Services covered:

  • Adult day health
  • Community living supports
  • Transportation
  • Counseling
  • Meals
  • Nursing services
  • Respite care 
  • Personal care

How to Know If You’re Eligible for Medicaid in Michigan

The income limit for home-term care Medicaid is 300% of the Federal Benefit Rate (FBR) which is approximately $30,276 per year or $2,523 per month per spouse. When only one spouse is applying, the non-applying spouse may be entitled to receive a Minimum Monthly Maintenance Needs Allowance (MMMNA) from the applicant spouse under the spousal impoverishment rule. This rule ensures the non-applicant receives the income needed to survive on their own.

2022 Medicaid Income Limits for Seniors in Michigan


Annual Income Limits

Asset Limits

Single Applicant



Two-Person Household

(Only One Person Applying)

$30,276 per spouse

$2,000 for the applicant

$137,400 for nonapplicant

Two-Person Household

(Both People Applying)

$30,276 per spouse


To be eligible for Medicaid in Michigan, an individual must be a U.S. resident or permanent alien and a resident of the state. You must also meet one of the following conditions:

  • Be age 65 or older
  • Be in end-stage renal disease
  • Have Lou Gehrig’s disease
  • Have been receiving Social Security disability payments for the last two years

How to Apply for Medicaid in Michigan

Individuals may apply for Medicaid online through the Michigan government website or may call the Michigan Health Care Helpline at (855) 789-5610. Seniors may also apply in person at their local Michigan Department of Health and Human Services office or download the forms and mail them to Molina Healthcare of Michigan, 100 W. Big Beaver Road, Suite 600 Attn: Enrollment, Troy, MI 48084-5209 or fax them to (248) 925-1768.

Information You Will Need:

  • Current bank statements from the past 60 months
  • Current income statements from the past 60 months
  • Government-issued ID
  • Proof of citizenship
  • Birth certificate
  • Social Security card
  • Pension statements
  • Monthly Social Security benefit letter
  • Other documents showing the value of assets

How to Get Help Applying for Medicaid

Before or during the application process, it may be necessary to seek help in filling out an application or understanding the application process. Free and low-cost services are available to help customers check the status of their applications and get information on the other common insurance choices.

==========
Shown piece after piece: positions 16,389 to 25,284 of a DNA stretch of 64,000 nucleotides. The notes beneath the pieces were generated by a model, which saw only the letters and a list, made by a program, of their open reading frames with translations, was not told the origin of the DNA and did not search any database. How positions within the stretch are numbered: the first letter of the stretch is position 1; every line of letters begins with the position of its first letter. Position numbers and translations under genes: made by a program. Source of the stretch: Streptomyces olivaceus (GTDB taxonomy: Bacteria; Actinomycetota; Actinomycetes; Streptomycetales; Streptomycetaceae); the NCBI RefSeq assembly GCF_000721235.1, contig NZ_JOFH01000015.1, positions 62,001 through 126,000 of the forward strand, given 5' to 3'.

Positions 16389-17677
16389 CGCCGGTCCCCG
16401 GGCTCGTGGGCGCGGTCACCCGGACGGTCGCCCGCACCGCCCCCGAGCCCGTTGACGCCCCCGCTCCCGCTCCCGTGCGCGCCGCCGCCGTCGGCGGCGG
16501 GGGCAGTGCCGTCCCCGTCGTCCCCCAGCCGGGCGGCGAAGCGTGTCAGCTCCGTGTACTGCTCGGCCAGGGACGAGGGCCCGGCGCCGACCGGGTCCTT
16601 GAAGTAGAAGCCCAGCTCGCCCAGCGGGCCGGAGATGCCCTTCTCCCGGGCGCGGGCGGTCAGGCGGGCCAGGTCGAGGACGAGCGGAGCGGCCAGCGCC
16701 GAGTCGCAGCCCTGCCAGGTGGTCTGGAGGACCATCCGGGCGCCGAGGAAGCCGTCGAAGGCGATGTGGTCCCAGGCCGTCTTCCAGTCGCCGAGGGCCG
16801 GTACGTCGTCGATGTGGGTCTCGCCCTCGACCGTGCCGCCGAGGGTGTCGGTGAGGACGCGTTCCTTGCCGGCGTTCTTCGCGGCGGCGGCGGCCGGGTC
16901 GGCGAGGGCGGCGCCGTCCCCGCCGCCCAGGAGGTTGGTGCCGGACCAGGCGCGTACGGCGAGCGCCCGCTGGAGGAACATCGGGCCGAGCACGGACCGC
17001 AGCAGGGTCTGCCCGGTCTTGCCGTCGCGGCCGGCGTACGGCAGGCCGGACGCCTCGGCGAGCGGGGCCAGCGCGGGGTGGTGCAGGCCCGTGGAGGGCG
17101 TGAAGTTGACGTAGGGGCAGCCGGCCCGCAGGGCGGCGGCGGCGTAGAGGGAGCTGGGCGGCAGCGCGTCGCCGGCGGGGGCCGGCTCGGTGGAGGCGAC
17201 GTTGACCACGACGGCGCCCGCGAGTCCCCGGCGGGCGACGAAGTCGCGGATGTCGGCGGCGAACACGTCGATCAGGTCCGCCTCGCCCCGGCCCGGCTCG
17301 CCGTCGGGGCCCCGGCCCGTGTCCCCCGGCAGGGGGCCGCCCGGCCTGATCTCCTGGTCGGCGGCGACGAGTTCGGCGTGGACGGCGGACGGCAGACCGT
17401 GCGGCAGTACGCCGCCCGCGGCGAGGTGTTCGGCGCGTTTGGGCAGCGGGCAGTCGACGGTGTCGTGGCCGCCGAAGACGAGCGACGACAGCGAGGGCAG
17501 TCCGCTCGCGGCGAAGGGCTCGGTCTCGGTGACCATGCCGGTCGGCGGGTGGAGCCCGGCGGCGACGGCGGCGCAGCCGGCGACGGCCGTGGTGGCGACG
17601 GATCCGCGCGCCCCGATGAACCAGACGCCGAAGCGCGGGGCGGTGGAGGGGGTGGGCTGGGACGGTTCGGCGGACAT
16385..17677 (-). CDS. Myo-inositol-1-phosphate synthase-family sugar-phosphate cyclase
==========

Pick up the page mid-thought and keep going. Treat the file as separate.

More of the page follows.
(800) 975-7630

Michigan ENROLLS is operated by the Department of Health and Human Services. The service is available online or over the phone. Seniors may enroll in a plan, check the status of their application, order healthcare cards or apply for additional healthcare.

(888) 367-6557

MI Bridges is the central location for applying for state financial benefits. The site allows seniors to submit a single application to apply for Medicaid, Medicare, food assistance, cash assistance and state emergency relief. The site is also available through a phone app that makes it possible to check the status, view benefit information and renewal plans.

(800) 803-7174

SHIP provides free insurance counseling and assistance for Medicaid to seniors, their loved ones, and caregivers. This program is available free of charge and can offer advice on the available healthcare plan options, including supplemental insurance and prescription coverage.

Does Medicare Cover Assisted Living in Michigan?

The short answer is that no, Medicare does not cover the cost of assisted living in Michigan. Assisted living facilities are considered to be a “residential setting” and not a “clinical setting,” (think nursing homes). While Medicare doesn’t cover the cost of care received in an assisted living community, it does still cover things like approved medications, doctor visits, medical equipment, etc., just like it would if you lived at home.

For more information about when Medicare can be used to pay for senior living in a nursing home, and for Medicare-related resources, see our guide to Nursing Homes in Michigan.

Other Financial Assistance Options for Assisted Living in Michigan

Seniors who are not eligible (due to location, financial situation, or other factors) for other types of financial assistance, do still have some options. See the table below for an overview of some of the most common ways to make Assisted Living affordable.

How to Apply

How It Works

Aid and Attendance

Learn more and apply online at

Veterans who receive a VA pension may also be eligible for the Aid and Attendance benefit, a monthly cash allowance that veterans receive in addition to their standard pension amount. The benefit is intended for veterans in need of long-term care services and may be used towards paying for Assisted Living.